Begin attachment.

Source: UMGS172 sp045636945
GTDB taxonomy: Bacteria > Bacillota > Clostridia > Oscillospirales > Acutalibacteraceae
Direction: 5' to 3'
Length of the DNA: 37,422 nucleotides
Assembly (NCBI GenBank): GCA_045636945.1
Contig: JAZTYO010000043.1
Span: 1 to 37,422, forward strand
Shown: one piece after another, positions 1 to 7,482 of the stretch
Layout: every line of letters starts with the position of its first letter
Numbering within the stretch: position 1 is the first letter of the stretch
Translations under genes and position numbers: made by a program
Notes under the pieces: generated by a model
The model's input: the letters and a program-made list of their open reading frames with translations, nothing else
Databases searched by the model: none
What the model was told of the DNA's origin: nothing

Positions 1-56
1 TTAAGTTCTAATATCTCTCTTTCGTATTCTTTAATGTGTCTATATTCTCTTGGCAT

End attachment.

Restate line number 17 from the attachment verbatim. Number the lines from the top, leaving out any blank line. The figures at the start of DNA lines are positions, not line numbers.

1 TTAAGTTCTAATATCTCTCTTTCGTATTCTTTAATGTGTCTATATTCTCTTGGCAT